57

This is Python 2.5, and it's GAE too, not that it matters.

I have the following code. I'm decorating the foo() method in bar, using the dec_check class as a decorator.

class dec_check(object):

  def __init__(self, f):
    self.func = f

  def __call__(self):
    print 'In dec_check.__init__()'
    self.func()

class bar(object):

  @dec_check
  def foo(self):
    print 'In bar.foo()'

b = bar()
b.foo()

When executing this I was hoping to see:

In dec_check.__init__()
In bar.foo()

But I'm getting "TypeError: foo() takes exactly 1 argument (0 given)" as .foo(), being an object method, takes self as an argument. I'm guessing problem is that the instance of bar doesn't actually exist when I'm executing the decorator code.

So how do I pass an instance of bar to the decorator class?

78

You need to make the decorator into a descriptor -- either by ensuring its (meta)class has a __get__ method, or, way simpler, by using a decorator function instead of a decorator class (since functions are already descriptors). E.g.:

def dec_check(f):
  def deco(self):
    print 'In deco'
    f(self)
  return deco

class bar(object):
  @dec_check
  def foo(self):
    print 'in bar.foo'

b = bar()
b.foo()

this prints

In deco
in bar.foo

as desired.

  • 2
    Change the f(self) line to return f(self) to pass the return of foo back to the caller. – j6m8 Jul 29 '17 at 15:32
  • 2
    Broken link to the descriptor page. – Apteryx Aug 11 '17 at 15:56
  • @Apteryx: I linked the Python docs on descriptors; dry, but covers them well enough. – ShadowRanger Sep 5 at 19:55
44

Alex's answer suffices when a function is sufficient. However, when you need a class you can make it work by adding the following method to the decorator class.

def __get__(self, obj, objtype):
    """Support instance methods."""
    import functools
    return functools.partial(self.__call__, obj)

To understand this you need to understand the descriptor protocol. The descriptor protocol is the mechanism for binding a thing to an instance. It consists of __ get __, __ set __ and __ delete __, which are called when the thing is got, set or deleted from the instances dictionary.

In this case when the thing is got from the instance we are binding the first argument of its __ call __ method to the instance, using partial. This is done automatically for member functions when the class is constructed, but for a synthetic member function like this we need to do it explicitly.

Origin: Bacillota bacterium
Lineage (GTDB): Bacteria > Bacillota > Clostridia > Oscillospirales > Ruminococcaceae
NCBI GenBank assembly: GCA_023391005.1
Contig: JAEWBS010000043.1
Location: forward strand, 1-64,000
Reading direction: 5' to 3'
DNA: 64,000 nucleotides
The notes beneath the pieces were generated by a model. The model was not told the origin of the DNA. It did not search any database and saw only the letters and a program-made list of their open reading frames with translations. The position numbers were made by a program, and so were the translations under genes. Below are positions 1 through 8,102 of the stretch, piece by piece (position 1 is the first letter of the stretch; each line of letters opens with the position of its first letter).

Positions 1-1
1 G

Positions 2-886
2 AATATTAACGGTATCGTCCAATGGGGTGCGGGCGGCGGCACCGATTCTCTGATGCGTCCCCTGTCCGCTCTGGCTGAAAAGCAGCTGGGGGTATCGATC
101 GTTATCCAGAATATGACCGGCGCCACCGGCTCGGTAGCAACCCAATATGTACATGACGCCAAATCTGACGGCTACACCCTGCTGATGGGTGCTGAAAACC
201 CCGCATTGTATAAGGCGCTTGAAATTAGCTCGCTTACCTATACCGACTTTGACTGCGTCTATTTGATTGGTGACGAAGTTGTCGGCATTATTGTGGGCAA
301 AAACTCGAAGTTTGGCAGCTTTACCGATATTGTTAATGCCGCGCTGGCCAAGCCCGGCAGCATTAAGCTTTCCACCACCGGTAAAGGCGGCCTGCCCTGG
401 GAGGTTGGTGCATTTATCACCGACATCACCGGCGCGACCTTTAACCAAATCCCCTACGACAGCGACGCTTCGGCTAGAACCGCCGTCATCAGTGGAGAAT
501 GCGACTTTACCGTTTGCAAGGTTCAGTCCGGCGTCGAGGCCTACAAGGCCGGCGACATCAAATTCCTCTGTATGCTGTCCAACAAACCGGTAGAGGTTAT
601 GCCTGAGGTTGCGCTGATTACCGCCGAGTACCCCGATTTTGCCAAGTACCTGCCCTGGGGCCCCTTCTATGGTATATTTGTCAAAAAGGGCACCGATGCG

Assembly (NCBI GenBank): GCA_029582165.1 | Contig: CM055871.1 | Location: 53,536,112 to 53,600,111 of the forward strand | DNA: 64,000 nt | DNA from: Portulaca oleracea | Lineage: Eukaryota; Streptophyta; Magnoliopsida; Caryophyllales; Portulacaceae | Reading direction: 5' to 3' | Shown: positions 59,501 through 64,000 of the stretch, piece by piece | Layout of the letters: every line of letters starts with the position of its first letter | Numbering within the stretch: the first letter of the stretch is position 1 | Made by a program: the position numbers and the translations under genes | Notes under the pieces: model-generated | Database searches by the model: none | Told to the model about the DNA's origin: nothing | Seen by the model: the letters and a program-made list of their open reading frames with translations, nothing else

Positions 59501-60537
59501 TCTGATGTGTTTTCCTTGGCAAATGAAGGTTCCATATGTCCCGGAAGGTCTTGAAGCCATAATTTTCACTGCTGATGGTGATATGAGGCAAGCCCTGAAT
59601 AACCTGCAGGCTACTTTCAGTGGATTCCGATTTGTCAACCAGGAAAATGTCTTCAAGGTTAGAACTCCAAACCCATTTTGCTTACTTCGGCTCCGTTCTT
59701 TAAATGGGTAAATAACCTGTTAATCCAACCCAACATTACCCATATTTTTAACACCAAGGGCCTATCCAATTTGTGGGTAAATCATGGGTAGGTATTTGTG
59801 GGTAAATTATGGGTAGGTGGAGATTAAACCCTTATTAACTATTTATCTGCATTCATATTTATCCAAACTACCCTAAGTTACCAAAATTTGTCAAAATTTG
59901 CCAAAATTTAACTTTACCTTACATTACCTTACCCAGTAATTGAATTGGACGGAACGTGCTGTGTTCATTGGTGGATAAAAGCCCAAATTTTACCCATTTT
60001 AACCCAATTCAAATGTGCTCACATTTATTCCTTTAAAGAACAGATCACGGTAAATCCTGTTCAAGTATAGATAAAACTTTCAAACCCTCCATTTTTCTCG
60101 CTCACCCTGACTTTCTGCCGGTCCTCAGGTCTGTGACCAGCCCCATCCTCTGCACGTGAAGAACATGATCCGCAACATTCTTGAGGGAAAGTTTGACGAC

• 4
    This seems to work.Would you mind explaining how this works? – Gilbert Feb 1 '11 at 20:10
  • 6
    @Gilbert The descriptor protocol is the mechanism for binding a thing to an instance. It consists of __ get __, __ set __ and __ delete __, which are called when the thing is got, set or deleted from the instances dictionary. In this case when the thing is got from the instance we are binding the first argument of it's __ call __ method to the instance, using partial. This is done automatically for member functions when the class is constructed, but for a synthetic member function like this we need to do it explicitly. – Gordon Wrigley Feb 3 '11 at 23:35
  • 4
    So what about if the decorator takes arguments? – Adam Parkin Feb 23 '12 at 0:44
  • python docs have a Descriptor HowTo Guide section – n611x007 Apr 16 '14 at 19:10
  • 1
    A better way to implement __get__ is to use types.MethodType to make an actual bound (or in some cases on Py2, unbound) method object. On Py2, you'd make the __get__ body return types.MethodType(self, instance, instancetype); on Py3, you'd first test for None on instance to avoid binding (if instance is None: return self), and otherwise, you'd return types.MethodType(self, instance). Full example here. Put the import outside the __get__ though; import (even cached) is relatively expensive for simple attribute lookup. – ShadowRanger Sep 5 at 19:53
1

Decorators can be a little tricky in Python. Here's an example of one I got to work sometime back. You might be able to infer from it what you're trying to do.

Django authentication and Ajax - URLs that require login

0

If you want to write the decorator as a class you can do:

from functools import update_wrapper, partial

class MyDecorator(object):
    def __init__(self, func):
        update_wrapper(self, func)
        self.func = func

    def __get__(self, obj, objtype):
        """Support instance methods."""
        return functools.partial(self.__call__, obj)

    def __call__(self, obj, *args, **kwargs):
        print('Logic here')
        return self.func(obj, *args, **kwargs)

my_decorator = MyDecorator

class MyClass(object):
     @my_decorator
     def my_method(self):
         pass

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